http://www.yogafestival.world

Image: The main practice hall at RIMYI in Pune. (H. Lovegrove)

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Zubin: Ten Talks About #Yoga (3)

3. A unique condition, wherein our body, mind and breath support each other.

The practice of Yoga bestows a unique gift on its practitioner: associated body, mind, senses and breath. Come to think of it, all our endeavours, sports and educative explorations develop exclusive body awareness or mind awareness. Most of our athletes develop the physical side at the cost of their mental faculties. The practice of yogasanas and pranayama uniquely help to associate the body, mind and breath with each other and create a synergy of sorts in the altogether unique entity.

When one starts accessing the body through the yogasanas, the body-mind-breath complex develops a symbiotic relationship in the expanse of the consciousness. The different aspects of mind like intelligence, emotions and intuition can reverberate in the whole psyche and the body slowly gets the vital support of the mental and pranic elements. There is unique synergy which the practice of yoga creates.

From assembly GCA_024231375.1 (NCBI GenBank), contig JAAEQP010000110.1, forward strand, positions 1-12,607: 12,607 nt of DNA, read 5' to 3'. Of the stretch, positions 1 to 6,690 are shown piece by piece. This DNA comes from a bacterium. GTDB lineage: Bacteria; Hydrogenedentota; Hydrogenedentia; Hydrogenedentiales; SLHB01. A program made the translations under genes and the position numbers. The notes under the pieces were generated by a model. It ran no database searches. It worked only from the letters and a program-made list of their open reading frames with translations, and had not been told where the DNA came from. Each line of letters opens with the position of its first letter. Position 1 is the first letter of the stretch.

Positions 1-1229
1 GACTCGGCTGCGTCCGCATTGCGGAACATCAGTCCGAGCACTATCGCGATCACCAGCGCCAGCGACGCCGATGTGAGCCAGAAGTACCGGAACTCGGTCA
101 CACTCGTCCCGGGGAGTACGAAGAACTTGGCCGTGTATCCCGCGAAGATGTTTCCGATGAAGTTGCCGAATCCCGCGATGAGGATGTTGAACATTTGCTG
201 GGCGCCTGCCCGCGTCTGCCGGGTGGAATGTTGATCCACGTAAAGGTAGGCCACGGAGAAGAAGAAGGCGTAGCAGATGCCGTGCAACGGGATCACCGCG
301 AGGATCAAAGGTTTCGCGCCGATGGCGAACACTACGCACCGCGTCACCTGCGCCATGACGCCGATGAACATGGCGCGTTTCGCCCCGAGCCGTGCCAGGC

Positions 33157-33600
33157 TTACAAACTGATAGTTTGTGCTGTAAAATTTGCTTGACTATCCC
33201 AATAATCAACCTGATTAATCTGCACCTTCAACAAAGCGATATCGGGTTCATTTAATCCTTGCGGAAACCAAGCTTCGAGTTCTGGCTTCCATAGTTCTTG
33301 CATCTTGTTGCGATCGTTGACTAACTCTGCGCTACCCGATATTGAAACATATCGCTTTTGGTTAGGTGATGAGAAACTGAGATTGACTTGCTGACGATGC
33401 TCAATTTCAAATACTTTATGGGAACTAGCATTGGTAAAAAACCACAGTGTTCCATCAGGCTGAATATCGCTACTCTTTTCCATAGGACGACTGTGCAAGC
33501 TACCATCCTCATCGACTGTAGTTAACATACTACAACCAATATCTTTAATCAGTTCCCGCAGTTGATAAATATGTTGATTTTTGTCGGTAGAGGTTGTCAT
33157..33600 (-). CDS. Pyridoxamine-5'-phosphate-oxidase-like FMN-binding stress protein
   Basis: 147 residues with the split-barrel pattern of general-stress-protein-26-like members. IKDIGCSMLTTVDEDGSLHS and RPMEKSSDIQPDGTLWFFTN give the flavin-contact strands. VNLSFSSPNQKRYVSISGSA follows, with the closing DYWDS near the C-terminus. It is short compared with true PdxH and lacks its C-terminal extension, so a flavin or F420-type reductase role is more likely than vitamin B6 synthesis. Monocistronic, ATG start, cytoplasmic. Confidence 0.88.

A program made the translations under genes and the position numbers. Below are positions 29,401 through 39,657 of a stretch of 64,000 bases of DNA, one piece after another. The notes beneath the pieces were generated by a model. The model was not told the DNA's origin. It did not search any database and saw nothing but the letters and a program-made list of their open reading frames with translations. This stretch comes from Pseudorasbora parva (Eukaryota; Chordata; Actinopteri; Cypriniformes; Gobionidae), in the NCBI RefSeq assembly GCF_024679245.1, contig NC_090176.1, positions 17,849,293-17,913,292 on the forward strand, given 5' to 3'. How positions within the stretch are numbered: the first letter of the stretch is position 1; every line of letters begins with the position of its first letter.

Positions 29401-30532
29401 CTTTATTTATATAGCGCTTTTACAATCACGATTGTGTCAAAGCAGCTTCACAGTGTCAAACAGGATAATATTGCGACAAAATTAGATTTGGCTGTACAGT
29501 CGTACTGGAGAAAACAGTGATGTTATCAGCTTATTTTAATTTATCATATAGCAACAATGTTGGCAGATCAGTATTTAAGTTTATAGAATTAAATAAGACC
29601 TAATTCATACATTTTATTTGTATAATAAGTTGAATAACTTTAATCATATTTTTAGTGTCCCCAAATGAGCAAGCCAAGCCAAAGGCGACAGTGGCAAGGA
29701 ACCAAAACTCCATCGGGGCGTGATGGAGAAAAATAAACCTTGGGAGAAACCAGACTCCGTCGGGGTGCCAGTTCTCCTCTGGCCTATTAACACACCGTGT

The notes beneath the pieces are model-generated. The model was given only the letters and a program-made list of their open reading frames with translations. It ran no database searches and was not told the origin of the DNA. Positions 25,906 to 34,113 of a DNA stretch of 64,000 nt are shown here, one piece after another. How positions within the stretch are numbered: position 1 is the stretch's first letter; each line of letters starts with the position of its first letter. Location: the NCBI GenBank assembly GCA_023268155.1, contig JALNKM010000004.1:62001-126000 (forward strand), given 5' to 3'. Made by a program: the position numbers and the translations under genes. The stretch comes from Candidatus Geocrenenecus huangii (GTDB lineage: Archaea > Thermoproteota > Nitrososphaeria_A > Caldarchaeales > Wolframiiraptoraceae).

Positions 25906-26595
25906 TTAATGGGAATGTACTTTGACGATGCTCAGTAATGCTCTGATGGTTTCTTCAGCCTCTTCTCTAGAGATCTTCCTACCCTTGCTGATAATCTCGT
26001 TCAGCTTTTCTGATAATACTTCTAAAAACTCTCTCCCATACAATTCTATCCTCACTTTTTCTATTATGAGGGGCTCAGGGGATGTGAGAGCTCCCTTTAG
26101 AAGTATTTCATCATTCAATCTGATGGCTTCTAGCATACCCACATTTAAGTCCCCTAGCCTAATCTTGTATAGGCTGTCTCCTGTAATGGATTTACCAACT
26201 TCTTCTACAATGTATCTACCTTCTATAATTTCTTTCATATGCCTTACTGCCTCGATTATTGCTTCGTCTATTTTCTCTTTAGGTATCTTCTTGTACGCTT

Like missiles can be fitted with nuclear war-heads, similarly the body actions can be headed and aided by breath dynamics which will transform the capabilities of that instrument. And with less catastrophic and more beneficial effects on the human race.

Zubin Zarthoshtimanesh

 

“For every complex question, there is a simple answer… and it is wrong.” H.L. Mencken

http://www.yogafestival.world

Image: The main practice hall at RIMYI in Pune. (H. Lovegrove)

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Zubin: Ten Talks About #Yoga (2)